The Cherry Orchard

The Cherry Orchard Study Guide

The nineteenth century offered two important developments to Russia which are manifested in the play. In the 1830's, the railroads arrived, an important step in Russia's move into a more international sphere. More importantly, in February of 1861, Russia's vast population of serfs was liberated for good, bringing a long-awaited social change. These two dimensions, social change and the growing importance of the international community, pervade the play and even drive the plot.

The railroad facilitates Madame Ranevsky in coming and going across borders, but the intrigue itself deals with the theme of social change: the aristocratic family loses power as the former serf gains, and a whole host of other characters fall in between. With the changes in the class system, debates about the nature of progress and freedom spring up across Russia, and these questions are reflected in The Cherry Orchard as well. The theme of social change is an international theme at the moment when the play was written: countries everywhere, including the United States, were experiencing similar growing pains and similar philosophical debates.

Chekhov's writing style is very pertinent to the population of Russia at this moment. While former aristocrats still patronized the arts, there was also a growing class of less educated, nouveau-rich attending the theater. Chekhov's plays are famous for their simple language, which many hold partly responsible for his popularity. The fact that his play discusses every social class in language that everyone can understand makes his play accessible to people of all backgrounds. It makes high-brow jokes while also being universally comedic.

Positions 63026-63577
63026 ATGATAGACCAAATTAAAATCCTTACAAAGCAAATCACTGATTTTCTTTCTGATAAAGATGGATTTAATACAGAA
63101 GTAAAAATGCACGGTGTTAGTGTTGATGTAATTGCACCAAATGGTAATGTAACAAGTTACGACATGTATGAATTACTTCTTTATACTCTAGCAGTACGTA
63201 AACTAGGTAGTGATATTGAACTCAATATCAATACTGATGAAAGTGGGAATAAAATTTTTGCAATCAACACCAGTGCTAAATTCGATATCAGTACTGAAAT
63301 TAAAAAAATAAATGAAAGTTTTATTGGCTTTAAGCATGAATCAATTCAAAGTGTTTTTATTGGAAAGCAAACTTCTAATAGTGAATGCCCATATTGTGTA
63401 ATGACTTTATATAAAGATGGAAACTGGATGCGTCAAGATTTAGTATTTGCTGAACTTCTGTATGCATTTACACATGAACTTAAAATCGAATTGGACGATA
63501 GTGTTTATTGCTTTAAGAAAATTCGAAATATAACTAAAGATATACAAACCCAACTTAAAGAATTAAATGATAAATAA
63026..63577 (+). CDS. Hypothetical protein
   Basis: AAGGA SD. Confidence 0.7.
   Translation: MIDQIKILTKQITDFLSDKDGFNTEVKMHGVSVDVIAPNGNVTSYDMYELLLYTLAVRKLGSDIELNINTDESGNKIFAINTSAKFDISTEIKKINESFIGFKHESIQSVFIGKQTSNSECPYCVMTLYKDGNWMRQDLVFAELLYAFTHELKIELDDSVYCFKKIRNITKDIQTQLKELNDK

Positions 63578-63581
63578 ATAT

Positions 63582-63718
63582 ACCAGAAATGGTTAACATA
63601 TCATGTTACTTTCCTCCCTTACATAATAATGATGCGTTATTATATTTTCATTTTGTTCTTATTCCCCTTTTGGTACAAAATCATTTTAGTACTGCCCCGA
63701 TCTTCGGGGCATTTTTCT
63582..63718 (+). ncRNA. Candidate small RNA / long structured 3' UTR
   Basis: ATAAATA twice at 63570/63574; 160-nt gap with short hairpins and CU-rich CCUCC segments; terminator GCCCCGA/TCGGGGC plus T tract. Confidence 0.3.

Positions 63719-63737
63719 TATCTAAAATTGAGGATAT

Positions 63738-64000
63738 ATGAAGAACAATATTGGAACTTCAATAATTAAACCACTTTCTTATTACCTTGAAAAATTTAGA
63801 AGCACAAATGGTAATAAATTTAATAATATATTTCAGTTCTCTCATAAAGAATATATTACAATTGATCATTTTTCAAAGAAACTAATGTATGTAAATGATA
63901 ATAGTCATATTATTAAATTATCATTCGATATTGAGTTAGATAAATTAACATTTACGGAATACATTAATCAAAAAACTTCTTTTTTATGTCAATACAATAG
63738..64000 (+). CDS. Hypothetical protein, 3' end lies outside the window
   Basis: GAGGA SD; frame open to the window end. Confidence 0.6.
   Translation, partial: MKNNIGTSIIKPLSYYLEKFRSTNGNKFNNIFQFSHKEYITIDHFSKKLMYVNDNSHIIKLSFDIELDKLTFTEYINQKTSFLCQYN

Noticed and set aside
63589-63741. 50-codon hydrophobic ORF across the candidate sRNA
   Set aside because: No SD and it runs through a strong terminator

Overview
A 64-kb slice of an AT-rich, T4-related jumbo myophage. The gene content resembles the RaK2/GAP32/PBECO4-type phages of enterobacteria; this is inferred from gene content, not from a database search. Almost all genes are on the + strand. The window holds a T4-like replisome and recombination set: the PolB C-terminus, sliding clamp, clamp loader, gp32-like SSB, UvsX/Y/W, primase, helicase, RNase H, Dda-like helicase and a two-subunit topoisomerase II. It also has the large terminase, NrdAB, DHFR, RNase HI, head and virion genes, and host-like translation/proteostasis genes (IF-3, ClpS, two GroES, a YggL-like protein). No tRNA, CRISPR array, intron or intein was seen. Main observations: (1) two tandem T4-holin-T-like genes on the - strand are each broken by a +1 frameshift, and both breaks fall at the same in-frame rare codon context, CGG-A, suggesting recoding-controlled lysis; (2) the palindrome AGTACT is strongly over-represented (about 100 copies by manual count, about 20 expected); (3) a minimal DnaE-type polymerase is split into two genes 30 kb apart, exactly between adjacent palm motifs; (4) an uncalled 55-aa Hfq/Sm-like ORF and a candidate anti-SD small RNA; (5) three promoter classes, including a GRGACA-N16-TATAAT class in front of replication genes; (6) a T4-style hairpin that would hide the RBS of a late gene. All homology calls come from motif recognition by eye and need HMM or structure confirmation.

Chekhov had a strong sense of social duty; his play implies that a sense of social duty towards others is necessary for the advancement of humanity. This idea is manifested in the fact that nearly all of his characters are sympathetic. Chekhov felt it was important that his characters be sympathetic, and indeed, The Cherry Orchard lacks a villain. While the play certainly criticizes our faults, it only does so to guide us in the right direction: the sympathetic quality of the characters, the accessibility of the language, combined with the factors of social change makes The Cherry Orchard critical and philosophical, yet fundamentally an optimistic work.